CNN is reporting that riots have broken out in the northern states of Nigeria following the election of presidential candidate Goodluck Jonathan. Jonathan, of the People's Democratic Party, was declared the winner of the presidential election by Attahiru Jega, chairman of Nigeria's Independent National Electoral Commission on Monday. Christian Purefoy reports, "Goodluck E. Jonathan of PDP, having satisfied the requirements of the law and scored the highest number of votes, is hereby declared the winner," said Jega.
Jega said the ruling People's Democratic Party won 22,495,187 of the 39,469,484 votes cast Saturday. That number far outstripped the votes for Muhammadu Buhari, of the Congress for Progressive Change, the main opposition party, which won 12,214,853.
To avoid a runoff, Jonathan needed at least a quarter of the vote in two-thirds of the 36 states and the capital. He won that amount in 31 states.
Only the PDP signed the results; representatives of the opposing parties refused to do so.
The Congress for Progressive Change insisted that the PDP intimidated would-be voters and drove them away from the polls.
However, the Nigerian observer group Project 2011 Swift Count said Sunday that, based on reports from a random sample of 1,468 polling units, it found "the country citizens were generally provided with a meaningful opportunity to exercise their right to vote and that the process improved over the National Assembly elections held last week. These elections were not without problems — in particular, isolated incidents of intimidation, violence and illegal voting. But these incidents did not undermine the overall credibility of the process."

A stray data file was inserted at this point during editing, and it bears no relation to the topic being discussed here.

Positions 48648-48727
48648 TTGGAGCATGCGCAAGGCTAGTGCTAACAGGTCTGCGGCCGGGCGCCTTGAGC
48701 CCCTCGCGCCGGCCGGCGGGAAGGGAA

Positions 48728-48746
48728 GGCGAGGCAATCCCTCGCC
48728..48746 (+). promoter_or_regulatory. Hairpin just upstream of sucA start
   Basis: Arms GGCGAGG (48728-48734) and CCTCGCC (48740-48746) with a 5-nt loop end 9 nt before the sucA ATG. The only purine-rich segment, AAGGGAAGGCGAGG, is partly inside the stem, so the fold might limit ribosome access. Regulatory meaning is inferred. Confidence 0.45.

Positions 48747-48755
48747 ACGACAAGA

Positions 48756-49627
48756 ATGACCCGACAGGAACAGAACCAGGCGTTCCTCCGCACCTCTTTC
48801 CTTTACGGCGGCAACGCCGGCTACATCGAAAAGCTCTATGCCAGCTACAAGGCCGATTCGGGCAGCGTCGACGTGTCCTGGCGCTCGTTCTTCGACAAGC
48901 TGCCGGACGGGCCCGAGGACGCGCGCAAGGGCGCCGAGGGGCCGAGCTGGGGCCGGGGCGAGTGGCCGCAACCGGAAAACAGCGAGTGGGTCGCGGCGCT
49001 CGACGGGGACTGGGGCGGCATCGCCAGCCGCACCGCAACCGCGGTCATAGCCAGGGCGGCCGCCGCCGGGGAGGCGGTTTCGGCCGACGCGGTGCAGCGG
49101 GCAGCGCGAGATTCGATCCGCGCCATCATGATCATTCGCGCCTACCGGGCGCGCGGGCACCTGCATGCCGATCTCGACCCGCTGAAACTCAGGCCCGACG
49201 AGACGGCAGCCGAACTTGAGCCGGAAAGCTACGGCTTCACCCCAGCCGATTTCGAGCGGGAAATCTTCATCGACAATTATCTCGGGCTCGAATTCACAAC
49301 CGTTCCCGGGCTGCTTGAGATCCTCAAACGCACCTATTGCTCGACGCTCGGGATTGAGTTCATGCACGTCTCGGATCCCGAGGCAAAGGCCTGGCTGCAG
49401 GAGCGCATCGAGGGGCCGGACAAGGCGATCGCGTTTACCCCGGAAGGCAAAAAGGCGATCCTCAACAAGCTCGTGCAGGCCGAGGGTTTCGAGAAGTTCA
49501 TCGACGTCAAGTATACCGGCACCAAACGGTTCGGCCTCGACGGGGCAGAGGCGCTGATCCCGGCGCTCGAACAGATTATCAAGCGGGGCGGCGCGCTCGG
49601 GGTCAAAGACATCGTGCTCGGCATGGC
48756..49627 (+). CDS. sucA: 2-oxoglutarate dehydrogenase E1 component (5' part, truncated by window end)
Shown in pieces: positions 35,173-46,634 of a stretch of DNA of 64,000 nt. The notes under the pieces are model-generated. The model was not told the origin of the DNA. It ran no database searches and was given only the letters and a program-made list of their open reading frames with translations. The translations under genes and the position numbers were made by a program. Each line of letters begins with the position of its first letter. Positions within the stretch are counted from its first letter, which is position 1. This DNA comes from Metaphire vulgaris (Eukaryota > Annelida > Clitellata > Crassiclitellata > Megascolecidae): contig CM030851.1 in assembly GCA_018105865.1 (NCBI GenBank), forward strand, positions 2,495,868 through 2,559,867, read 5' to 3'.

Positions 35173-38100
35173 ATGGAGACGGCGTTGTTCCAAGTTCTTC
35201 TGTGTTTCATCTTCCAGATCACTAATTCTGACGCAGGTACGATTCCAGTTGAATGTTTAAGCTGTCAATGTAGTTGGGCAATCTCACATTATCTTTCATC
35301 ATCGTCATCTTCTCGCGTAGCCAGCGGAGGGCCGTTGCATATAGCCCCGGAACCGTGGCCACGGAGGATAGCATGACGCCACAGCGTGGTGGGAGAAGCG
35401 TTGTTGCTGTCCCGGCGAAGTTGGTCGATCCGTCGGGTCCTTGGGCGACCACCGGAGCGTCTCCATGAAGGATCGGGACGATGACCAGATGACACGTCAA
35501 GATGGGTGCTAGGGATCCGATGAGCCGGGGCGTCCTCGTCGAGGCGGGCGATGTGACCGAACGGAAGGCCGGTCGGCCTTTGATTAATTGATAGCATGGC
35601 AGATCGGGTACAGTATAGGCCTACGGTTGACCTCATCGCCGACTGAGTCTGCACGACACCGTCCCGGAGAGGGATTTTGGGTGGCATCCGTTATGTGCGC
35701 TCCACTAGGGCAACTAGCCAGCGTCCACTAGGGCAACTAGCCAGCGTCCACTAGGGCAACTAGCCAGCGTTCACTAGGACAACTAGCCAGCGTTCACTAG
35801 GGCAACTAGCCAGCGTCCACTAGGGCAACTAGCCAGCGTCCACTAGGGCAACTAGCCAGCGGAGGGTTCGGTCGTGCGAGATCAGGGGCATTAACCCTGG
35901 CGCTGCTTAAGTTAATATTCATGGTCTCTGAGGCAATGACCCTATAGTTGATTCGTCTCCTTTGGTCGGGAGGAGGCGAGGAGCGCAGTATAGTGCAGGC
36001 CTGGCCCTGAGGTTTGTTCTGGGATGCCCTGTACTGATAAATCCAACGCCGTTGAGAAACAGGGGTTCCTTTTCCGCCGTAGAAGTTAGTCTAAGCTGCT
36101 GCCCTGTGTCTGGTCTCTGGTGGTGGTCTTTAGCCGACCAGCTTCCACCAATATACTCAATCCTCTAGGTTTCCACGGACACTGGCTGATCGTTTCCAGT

Riots then broke out on Monday, with the Nigerian Red Cross reporting that 101 people were injured in riots in Kaduna city and Zaria, in Kaduna State, and Kano.
In a statement, Jonathan noted "with great sadness" the news of unrest and called for calm. "We must not allow for the loss of any life, and as I have always said, no one's political ambition is worth the blood of any Nigerian," he said.
Shehu Sani of the Civil Rights Congress said that violence also erupted in Suleja, Niger state, where gunshots were heard, business owners shuttered their shops and military were on the streets. He described the scene as "pandemonium." Citing his sources there, he said that there were reports of fatalities and injuries.
When will folks learn that violence will not solve anything? Jonathan has served as interim president since May, and it appears that the vast majority of Nigerians want it to stay that way. Why have an election process if you're going to contest the outcome to such an extent that it negatively impacts the country? Elections are just that — there has to be a winner and a loser. Deal with it.
Read more at CNN.
In other news: The Root Recommends: 'Happy Endings.'
Correction: In an earlier version of this article, Goodluck Jonathan's name was misspelled.